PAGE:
This is not good. Very not good. Aside from being two of the team's best players—Robert, of course, having been the No. 1 overall recruit in the class of 2013—the Nkemdiches are two of the public faces of the rebuilding project at Ole Miss. They are supposed to be emblems of the brighter days to come, not bringers of an ugly future.
We'll be watching this spring to see the facts as they come out—in both cases. Robert and Denzel are innocent until proven guilty, but things right now do not look good in Oxford.
WR Avery Peterson, LSU
Avery Peterson broke his ankle before the start of the 2013 season, ending his freshman campaign before it even began.
Now, he enters the spring of 2014 with a suspiciously small amount of fanfare, despite standing 6'2'', running a 4.4 40-yard dash and sharing the direct bloodlines of his older brother, LSU legend-turned-NFL superstar Patrick Peterson.
Patrick's athletic ability did not get lost in the genetic code, as made plain in Avery's highlight tape from high school.
With All-SEC second-teamers Jarvis Landry and Odell Beckham Jr. gone to the NFL, and with only Travin Dural having made an impact in 2013 among active players, Peterson has a chance to earn a spot on the first team as early as the end of spring.
Without incoming freshman Malachi Dupre—a 5-star recruit who did not enroll early—around to poach touches and reps with the starters, this is Peterson's opportunity to carve out an early lead.
QB Dak Prescott, Mississippi State
Here's something interesting.
Bovada released its second batch of 2014 Heisman odds on Feb. 6., and of the 25 players included, 14 were quarterbacks. And of the 14 QBs included, only two were from the SEC.
One was Auburn's Nick Marshall, the reigning SEC champion and national runner-up, who was listed at 33-1.
The other was Dak Prescott. Also at 33-1.
Ipso facto, one could argue, Prescott is expected to be the best or second-best quarterback in the best conference in America next season. This despite starting the year behind Tyler Russell in 2013 and still barely having his name recognized outside of SEC country.
It's not hard to figure out why, though. Prescott led an over-its-head Mississippi State team to a bowl game last season, clinching the .500 record with a clutch victory over rival Ole Miss in the Egg Bowl at the end of the regular season.
Three times in 2013, Prescott threw for 200-plus yards and ran for 100-plus yards in the same game. One came in the blowout bowl win over Rice—not a bad way to bring momentum into the offseason—and the others came in true road games against two SEC teams, Auburn and South Carolina, that placed inside the top five of the final AP poll.
Can Prescott keep the momentum going this spring? With Russell off the roster, this team is squarely his. And he certainly has the physical tools to make Mississippi State a dark horse in the SEC next season.
Reports out of Starkville are worth keeping an eye on.
WR Ricky Seals-Jones, Texas A&M
As he proved at the recent NFL Scouting Combine, former Texas A&M wide receiver Mike Evans was one of the freakiest athletes in college football last season.
He checked in at 6'5'', 231 pounds and ran a 4.53 40-yard dash in Indianapolis. That is a physical presence most teams would not be able to replace for decades, if ever at all.
Not Texas A&M, however. The Aggies already have the next Evans on their roster—provided he's healthy enough to play.
Ricky Seals-Jones took a medical redshirt after injuring his knee in the early part of his true freshman season, only seeing meaningful playing time in the season opener against Rice. In that game, though, he had three catches for 84 yards and a touchdown.
The score didn't come from Johnny Manziel, either. It was a 71-yard strike from still-active quarterback Matt Joeckel, whom Seals-Jones will continue to work with this spring. There's a reason he was a consensus 5-star recruit two cycles ago.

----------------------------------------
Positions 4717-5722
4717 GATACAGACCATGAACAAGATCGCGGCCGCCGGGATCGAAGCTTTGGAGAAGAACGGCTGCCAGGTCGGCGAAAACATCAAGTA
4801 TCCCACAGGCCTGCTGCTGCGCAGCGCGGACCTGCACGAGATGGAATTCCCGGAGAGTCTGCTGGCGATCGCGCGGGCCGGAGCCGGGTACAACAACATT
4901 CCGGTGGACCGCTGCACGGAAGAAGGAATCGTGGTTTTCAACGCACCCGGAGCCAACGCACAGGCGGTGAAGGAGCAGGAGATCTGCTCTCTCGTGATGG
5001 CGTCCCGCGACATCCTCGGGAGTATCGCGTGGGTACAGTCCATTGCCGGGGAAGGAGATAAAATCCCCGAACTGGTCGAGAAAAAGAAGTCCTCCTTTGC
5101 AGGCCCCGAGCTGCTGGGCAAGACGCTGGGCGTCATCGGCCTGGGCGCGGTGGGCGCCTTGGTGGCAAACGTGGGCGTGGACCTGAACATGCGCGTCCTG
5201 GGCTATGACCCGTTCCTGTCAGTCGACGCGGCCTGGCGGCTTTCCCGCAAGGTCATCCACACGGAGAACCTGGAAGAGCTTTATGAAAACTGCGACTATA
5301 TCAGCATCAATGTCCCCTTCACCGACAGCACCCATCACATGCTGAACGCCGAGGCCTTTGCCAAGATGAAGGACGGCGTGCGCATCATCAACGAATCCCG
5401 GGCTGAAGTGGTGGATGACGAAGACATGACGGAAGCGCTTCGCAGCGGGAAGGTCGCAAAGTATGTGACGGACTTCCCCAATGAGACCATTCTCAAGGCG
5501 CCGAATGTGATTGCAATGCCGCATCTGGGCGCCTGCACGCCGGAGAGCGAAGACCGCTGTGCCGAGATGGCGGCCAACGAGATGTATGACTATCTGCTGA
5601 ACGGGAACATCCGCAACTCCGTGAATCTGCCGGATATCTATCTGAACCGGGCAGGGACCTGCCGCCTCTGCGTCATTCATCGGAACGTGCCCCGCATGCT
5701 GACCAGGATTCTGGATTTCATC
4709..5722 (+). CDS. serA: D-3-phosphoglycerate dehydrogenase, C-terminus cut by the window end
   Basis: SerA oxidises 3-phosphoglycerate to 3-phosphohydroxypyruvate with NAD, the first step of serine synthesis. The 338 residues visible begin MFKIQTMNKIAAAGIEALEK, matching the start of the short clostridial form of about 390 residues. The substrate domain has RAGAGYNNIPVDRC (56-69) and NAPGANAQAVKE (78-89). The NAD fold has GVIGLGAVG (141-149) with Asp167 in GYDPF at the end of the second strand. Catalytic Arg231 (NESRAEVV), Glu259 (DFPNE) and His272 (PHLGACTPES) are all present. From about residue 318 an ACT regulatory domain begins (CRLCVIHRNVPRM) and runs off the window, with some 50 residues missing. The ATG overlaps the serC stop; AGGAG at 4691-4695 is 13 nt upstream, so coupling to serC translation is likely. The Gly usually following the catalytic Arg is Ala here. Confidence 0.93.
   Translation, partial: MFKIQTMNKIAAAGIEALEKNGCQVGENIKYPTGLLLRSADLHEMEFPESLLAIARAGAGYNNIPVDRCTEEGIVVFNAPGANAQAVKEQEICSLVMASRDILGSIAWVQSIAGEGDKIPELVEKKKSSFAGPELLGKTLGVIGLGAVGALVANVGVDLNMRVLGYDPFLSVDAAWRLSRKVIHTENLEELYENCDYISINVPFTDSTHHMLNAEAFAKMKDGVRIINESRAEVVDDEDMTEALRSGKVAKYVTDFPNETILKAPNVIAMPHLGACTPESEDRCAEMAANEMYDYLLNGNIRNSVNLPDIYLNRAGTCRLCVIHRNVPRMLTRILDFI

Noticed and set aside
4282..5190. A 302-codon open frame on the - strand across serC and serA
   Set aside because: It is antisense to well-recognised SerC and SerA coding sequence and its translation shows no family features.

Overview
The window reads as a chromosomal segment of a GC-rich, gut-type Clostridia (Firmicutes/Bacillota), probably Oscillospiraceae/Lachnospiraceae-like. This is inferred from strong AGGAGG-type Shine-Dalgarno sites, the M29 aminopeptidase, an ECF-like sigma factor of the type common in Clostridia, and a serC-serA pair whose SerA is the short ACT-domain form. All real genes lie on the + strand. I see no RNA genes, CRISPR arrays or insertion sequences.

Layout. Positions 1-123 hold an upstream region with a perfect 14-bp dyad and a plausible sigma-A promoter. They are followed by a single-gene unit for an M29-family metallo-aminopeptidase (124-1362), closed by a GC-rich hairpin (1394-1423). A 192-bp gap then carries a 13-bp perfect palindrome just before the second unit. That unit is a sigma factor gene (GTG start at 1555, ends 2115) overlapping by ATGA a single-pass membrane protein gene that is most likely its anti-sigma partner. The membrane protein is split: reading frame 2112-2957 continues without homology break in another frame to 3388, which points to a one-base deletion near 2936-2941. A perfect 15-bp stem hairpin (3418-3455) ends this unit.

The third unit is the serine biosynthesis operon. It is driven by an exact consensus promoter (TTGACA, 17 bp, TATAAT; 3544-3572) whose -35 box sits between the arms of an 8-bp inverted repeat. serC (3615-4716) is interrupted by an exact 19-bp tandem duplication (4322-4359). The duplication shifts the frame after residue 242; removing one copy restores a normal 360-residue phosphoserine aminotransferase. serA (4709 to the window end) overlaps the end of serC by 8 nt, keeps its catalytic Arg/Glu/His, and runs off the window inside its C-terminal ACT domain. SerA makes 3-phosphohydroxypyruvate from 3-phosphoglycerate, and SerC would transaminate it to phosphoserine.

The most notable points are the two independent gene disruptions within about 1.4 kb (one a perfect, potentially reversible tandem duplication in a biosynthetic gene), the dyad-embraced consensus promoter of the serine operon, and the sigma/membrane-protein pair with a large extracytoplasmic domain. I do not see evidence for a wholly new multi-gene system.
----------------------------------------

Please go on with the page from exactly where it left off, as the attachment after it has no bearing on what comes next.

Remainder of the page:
At 6'5'', 225 pounds with enough speed to stretch the field vertically, Seals-Jones is a few pounds of muscle away from being a dead physical ringer of Evans.
If his knee shows good mobility this spring—note: the picture above shows the brace he's been wearing—it wouldn't be a shock to see him get some preseason All-SEC votes at receiver.
CB Jalen Tabor, Florida
Five-star recruits don't always pan out. Trust me; I've checked. Less than 40 percent of 5-star defensive backs go on to become relevant NFL players, and far fewer than that became quality starters in their true freshman season of college.
On the second front, Vernon Hargreaves III is one of the exceptions that proves the rule. He wasn't just a quality starter but one of the best cornerbacks in America in his first year out of high school. It would be a genuine shock if he didn't parlay his skills into a meaningful NFL career.
Statistically, it is not likely that Jalen Tabor enjoys the same immediate success. What Hargreaves did is so rare, the odds of it happening twice in two years at the same school are difficult to calculate. It's a concept that's hard to even fathom.
What if it happens, though? Tabor is certainly talented enough, and the tape shows a player who's mature beyond his years in coverage. He's not just a 5-star body but a 5-star technician with 5-star instincts and ball skills. What if the lightning strikes twice?
Tabor enrolled early and will get a chance to learn from Hargreaves this spring, to glean what he can from a potential preseason All-American. If he's even 80 percent the player Hargreaves was in 2013, Tabor's presence will again make Florida one of the nation's best pass defenses in 2014.
And who in the country could throw on UF the year after that?
QB Dylan Thompson, South Carolina
When last we saw Dylan Thompson play quarterback—at least in a meaningful capacity—he was leading South Carolina to zero points through 39 minutes at Missouri.
What happened past that is history. Connor Shaw hobbled off the bench with a sprained left knee and led the Gamecocks to 17 fourth-quarter points to force overtime, where eventually they would hand Mizzou its only loss of the regular season, 27-24.
It was a thrilling, euphoric high for South Carolina's 2013 season, but the victory cast a shadow over 2014. Thompson was supposed to be one of the best backup quarterbacks in college football, the obvious heir apparent once Shaw left Columbia.
Can he still be counted on to lead this team?
Steve Spurrier seems to think so.
"Why open (the quarterback job) up when (Thompson is) the only one that has played, and played well,” Spurrier said, according to Scott Hood of The Times and Democrat. "He is without question going to be our quarterback unless he gets hurt. Dylan is our quarterback."
That's a promising vote of support from the Old Ball Coach, although the lack of quality options behind Thompson makes it predictable.
That lack of quality options also makes his improvement more imperative. If he struggles as he did against Missouri, Shaw won't be waiting on the sidelines with a white horse ready to save the day.
Instead, South Carolina will simply lose the game.
Follow Brian Leigh on Twitter: @BLeighDAT